Even though this brisket didn't send me into orbit, friends who came over really liked it and ate most of it. Even a smoking flop isn't that bad, it seems.

                1. re: ketchupgirl

                  For my home kitchen I use a little smoker that I bought from LL Bean years ago that produces great things. It's a bit cheaper than the one I have in my professional kitchen but it works. I wouldn't give up on the smoker you have now. In the end what matters is that you get the results that make you happy. BBQ is a very subjective thing.

                  1. re: ketchupgirl

                    If your smoker only has a 200-degree temp setting you can still turn out good bbq, I'm sure. While, in my opinion (which may be only mine, who knows) I'd rather cook mine at a higher temp, you can adjust and I'm sure you'll be happy with the product. I'd look at some of the other tips above regarding the different cuts, timing, etc. and start with that.

                    Separately, I do think there are some huge advantages to non electric smokers (some of the commercial ones are great, but for home use, I've found the electric ones to be lacking), but I understand why folks get electric ones. Fiddling with live coals isn't for everyone, nor in line with the time or patience that everyone has. The big thing that is touted with electric is the ease of use. I don't argue with that, but that said, in my weber smoker (which is all I use now... well until my big ole custom rig is finished) was just about as hands free as anything I've ever used. On a single load of charcoal, I can get that thing to run at a near perfect temp for 18 hours. Wonderful things, those weber smokers.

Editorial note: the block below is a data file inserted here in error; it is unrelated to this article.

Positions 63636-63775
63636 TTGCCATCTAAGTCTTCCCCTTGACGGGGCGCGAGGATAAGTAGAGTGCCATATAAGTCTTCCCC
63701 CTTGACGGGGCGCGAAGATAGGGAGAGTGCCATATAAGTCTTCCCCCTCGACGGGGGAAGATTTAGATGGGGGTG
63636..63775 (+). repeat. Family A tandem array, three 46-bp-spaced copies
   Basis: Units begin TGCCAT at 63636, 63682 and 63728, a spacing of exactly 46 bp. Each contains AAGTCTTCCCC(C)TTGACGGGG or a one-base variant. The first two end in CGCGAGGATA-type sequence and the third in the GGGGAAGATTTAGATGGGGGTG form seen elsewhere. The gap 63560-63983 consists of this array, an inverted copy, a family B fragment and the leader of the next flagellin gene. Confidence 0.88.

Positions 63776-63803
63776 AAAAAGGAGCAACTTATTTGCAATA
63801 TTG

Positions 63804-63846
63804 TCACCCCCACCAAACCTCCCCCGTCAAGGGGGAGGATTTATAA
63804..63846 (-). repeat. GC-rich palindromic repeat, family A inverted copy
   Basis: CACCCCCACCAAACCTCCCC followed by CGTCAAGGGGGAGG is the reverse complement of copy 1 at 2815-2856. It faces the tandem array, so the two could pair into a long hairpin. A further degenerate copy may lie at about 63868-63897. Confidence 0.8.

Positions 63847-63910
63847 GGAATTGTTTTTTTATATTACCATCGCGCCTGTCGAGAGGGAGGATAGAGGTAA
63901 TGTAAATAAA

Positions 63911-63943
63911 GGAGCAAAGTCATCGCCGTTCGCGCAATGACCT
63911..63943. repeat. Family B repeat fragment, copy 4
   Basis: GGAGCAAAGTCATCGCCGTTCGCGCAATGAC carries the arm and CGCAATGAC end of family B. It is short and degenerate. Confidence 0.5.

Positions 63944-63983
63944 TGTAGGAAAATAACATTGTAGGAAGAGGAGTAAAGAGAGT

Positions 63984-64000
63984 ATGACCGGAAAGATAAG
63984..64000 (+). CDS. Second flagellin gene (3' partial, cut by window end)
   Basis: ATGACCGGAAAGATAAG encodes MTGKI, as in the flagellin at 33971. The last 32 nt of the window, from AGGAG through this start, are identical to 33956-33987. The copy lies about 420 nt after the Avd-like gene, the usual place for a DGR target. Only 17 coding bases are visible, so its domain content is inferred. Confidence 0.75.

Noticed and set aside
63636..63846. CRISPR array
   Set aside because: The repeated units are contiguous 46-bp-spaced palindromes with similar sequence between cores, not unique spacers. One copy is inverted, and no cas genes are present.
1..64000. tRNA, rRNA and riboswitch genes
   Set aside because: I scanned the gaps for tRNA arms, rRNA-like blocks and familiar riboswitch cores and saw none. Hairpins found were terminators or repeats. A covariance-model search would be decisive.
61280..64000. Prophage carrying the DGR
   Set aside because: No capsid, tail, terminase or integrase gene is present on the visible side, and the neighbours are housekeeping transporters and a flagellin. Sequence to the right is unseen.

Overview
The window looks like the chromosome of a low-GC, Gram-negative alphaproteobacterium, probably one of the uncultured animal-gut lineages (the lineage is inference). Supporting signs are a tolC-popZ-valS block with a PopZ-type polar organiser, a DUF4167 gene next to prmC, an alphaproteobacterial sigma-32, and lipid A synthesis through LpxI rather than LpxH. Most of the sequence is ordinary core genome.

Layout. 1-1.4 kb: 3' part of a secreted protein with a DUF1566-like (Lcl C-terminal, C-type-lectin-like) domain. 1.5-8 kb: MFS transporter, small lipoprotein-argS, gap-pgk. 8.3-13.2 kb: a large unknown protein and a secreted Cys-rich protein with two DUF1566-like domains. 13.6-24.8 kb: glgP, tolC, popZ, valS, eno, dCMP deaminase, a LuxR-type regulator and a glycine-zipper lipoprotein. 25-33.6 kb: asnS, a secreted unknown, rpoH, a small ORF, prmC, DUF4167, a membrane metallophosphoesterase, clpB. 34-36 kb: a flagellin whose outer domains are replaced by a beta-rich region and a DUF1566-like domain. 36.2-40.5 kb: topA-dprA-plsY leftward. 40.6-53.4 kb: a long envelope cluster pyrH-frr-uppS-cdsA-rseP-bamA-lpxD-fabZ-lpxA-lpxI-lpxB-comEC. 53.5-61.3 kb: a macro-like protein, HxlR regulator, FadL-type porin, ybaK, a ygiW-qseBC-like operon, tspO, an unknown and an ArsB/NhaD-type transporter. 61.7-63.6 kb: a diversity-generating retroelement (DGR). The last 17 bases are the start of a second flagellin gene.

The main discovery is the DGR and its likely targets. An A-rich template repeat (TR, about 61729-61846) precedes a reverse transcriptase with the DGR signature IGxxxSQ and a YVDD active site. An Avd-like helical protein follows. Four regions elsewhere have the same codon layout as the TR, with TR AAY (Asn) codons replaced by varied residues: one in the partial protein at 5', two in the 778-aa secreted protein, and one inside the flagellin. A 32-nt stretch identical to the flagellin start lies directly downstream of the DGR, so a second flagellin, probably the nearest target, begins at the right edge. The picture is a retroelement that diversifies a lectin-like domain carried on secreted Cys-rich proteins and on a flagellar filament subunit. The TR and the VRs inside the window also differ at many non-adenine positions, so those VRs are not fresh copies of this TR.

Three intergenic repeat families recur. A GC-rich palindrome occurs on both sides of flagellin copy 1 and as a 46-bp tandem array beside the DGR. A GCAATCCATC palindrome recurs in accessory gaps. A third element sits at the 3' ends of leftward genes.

Anyhow, good luck and enjoy experimenting. BBQ is like ice cream. the mistakes still taste better than anything you get at a restaurant!

                    1. re: adamclyde

                      You will post details about the custom rig you are getting, yes?

                      1. re: ChinoWayne

                        totally. we are converting a 250 gallon water tank into a trailer-pulled custom bbq rig. With the double rack system, I figure I'm going to have about 3600 square inches of cooking space. We have the tank and drew up the plans. My buddy is the welder and we are cutting this weekend. Should be awesome. I figure that I can fit about 40 or so whole pork butts. or 40 racks of spare ribs - very comfortably - or a whole 150 pound hog + any trimmings we could want... That ought to feed the family for a day or so...

                        1. re: ChinoWayne

                          Very cool, Adam, will you be doing house calls with the rig?

                  2. We did a whole brisket last summer, a packer's cut, weighing around 7-8 pounds. We used a nice spicy rub, smoked at about 225 for 3-4 hours, finished in the oven under foil at 350F. I found it dry and not very interesting. I don't think we did anything wrong, I think this is the way brisket tastes. We went on a little crawl of local BBQ joints and were disappointed in all the brisket, just too dry for our tastes.